Teaching assistants and other non-tenured staff at the University of Toronto rejected the tentative deal their union reached last Friday and will be on strike as of Monday.
The tentative deal, announced by the Canadian Union of Public Employees (CUPE) on its website, was rejected by 90 per cent of the Local 3902 members during the ratification vote. Thousands of students will face disruptions in the midst of midterms.
About 300 non-tenured academic staff from York University and the University of Toronto braved the cold for the Rally For Better Education outside U of T’s King’s College Circle on Thursday Feb. 26, asking for job security, better working conditions and a pay raise.
CUPE argues low-paid contract workers perform about 60 per cent of undergraduate instruction, yet their salaries account for less than eight per cent of university budgets.
“I believe that teaching assistants play an important role in the learning process,” says Jessica Soedirgo, a TA at U of T. “We mark (students’) work, hear their ideas and we know their names. I genuinely enjoy teaching, but I would like to have a living wage and better working conditions. I plan on participating in the strike to help achieve those goals.”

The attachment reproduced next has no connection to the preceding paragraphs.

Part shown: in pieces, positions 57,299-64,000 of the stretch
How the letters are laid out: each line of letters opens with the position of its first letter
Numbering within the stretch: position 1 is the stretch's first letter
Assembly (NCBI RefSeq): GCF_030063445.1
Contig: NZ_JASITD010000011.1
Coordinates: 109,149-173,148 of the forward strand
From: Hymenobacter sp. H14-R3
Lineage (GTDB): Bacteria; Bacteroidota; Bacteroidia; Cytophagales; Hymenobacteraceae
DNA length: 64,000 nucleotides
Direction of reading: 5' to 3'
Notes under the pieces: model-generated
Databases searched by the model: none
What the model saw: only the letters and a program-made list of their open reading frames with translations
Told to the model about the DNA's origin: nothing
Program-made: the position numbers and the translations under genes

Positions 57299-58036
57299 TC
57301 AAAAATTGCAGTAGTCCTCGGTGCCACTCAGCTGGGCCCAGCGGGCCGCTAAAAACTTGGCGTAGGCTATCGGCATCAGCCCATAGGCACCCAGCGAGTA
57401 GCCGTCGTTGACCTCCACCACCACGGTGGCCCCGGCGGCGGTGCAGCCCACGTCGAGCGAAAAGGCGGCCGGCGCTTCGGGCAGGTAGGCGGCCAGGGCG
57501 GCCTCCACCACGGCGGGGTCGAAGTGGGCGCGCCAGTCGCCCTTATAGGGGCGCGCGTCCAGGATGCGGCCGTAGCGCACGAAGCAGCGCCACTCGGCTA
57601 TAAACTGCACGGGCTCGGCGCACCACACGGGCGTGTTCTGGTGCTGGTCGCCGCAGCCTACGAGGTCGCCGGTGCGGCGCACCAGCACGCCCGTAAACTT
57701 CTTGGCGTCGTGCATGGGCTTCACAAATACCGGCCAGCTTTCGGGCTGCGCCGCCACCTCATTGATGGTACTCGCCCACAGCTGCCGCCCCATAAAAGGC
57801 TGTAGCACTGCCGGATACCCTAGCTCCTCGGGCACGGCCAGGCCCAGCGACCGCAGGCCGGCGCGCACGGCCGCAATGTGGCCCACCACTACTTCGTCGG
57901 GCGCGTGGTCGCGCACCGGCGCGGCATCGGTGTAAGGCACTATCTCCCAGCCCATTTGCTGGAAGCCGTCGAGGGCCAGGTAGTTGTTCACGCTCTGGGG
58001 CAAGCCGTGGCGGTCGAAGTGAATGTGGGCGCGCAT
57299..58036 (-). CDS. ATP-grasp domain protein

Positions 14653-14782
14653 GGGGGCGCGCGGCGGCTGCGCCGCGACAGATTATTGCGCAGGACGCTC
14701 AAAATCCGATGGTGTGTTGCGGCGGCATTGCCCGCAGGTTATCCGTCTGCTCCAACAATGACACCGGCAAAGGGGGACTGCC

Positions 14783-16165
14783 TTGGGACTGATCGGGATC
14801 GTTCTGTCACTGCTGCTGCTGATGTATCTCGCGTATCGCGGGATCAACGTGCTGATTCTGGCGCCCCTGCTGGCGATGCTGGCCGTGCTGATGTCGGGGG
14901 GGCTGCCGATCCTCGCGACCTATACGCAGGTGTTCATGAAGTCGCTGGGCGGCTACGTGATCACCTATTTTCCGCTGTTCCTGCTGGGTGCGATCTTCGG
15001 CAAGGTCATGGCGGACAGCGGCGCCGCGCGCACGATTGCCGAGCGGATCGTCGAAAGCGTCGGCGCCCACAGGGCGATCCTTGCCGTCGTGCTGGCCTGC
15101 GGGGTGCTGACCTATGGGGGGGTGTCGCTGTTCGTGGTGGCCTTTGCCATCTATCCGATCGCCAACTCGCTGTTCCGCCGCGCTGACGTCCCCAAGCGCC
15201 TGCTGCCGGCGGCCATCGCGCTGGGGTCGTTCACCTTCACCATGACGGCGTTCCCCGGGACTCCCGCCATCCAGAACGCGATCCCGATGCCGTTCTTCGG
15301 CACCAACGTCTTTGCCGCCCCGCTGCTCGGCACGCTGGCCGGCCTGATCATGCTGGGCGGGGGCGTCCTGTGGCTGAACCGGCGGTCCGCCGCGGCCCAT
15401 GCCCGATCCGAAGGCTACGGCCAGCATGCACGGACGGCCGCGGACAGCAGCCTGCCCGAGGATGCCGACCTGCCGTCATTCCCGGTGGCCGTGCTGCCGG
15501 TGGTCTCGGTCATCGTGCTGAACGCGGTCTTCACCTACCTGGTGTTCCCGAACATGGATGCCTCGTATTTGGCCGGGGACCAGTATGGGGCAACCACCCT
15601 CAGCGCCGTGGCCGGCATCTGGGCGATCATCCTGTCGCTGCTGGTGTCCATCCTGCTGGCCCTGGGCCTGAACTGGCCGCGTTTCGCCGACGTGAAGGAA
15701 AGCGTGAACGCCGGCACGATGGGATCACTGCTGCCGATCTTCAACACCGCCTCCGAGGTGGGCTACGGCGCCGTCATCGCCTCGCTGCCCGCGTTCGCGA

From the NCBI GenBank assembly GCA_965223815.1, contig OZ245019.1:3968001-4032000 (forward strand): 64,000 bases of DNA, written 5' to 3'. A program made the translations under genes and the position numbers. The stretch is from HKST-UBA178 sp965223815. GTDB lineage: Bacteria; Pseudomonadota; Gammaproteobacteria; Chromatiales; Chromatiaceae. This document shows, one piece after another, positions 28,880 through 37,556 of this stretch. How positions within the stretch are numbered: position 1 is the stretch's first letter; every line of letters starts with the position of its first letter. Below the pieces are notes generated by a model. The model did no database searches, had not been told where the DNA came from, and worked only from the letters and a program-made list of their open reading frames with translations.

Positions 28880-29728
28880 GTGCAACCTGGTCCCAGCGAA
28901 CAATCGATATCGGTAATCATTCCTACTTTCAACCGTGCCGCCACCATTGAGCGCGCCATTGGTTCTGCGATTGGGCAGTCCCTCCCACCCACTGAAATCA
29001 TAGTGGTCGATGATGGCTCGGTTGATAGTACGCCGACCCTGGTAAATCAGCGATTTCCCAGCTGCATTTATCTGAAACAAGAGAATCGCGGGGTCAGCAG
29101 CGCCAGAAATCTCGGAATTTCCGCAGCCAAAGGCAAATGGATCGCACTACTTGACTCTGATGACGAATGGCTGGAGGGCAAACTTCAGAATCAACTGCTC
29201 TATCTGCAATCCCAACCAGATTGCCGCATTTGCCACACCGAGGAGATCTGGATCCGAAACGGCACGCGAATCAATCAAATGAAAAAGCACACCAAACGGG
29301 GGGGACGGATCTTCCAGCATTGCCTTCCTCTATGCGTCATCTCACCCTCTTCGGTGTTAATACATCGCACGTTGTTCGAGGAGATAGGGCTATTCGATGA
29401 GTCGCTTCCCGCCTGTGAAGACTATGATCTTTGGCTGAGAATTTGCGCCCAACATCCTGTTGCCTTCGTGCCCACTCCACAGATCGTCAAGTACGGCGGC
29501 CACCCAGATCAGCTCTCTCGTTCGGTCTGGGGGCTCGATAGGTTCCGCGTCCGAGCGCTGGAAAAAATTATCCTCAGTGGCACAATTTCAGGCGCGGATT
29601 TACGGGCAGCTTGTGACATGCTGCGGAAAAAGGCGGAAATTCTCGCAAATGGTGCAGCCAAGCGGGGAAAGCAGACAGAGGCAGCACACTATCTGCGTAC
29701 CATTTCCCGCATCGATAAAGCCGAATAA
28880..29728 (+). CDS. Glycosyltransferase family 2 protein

Soedirgo says she is paid for 210 hours, but still has to work more unpaid hours due to the high workload.
The teaching assistant budget per academic year has been frozen at $15,000 since 2008, meaning TAs live 35 per cent below the poverty line while living costs continue to skyrocket.
At Ryerson, CUPE Unit 3, which represents TAs and graduate assistants just reached an agreement after two rounds of bargaining. The proposed agreement will be discussed at a Unit 3 meeting, with details to be released shortly.
Meanwhile, Ryerson’s CUPE Local 3904 Unit 1 that represents part-time and sessional instructors ratified an agreement in January. The agreement only gave 60 three-year contracts to the 700-person union. The union is still deciding which members will get those contracts. John Girardo, who was on the Unit 1 bargaining committee, said he hopes for more job security as he still has to to re-apply for work every semester.
“I have no idea whether or not I’m going to be teaching again one semester to the next,” he says. “There’s a precariousness to it — you can’t plan like when you have regular income and benefits.”
Girardo marched to U of T to support his fellow union members. “I think I’ve shown a commitment to the university; I was a graduate of this university, I’ve been (teaching) for 25 years,” Girardo said. “It would be nice to see the university turn back and make a commitment to me.”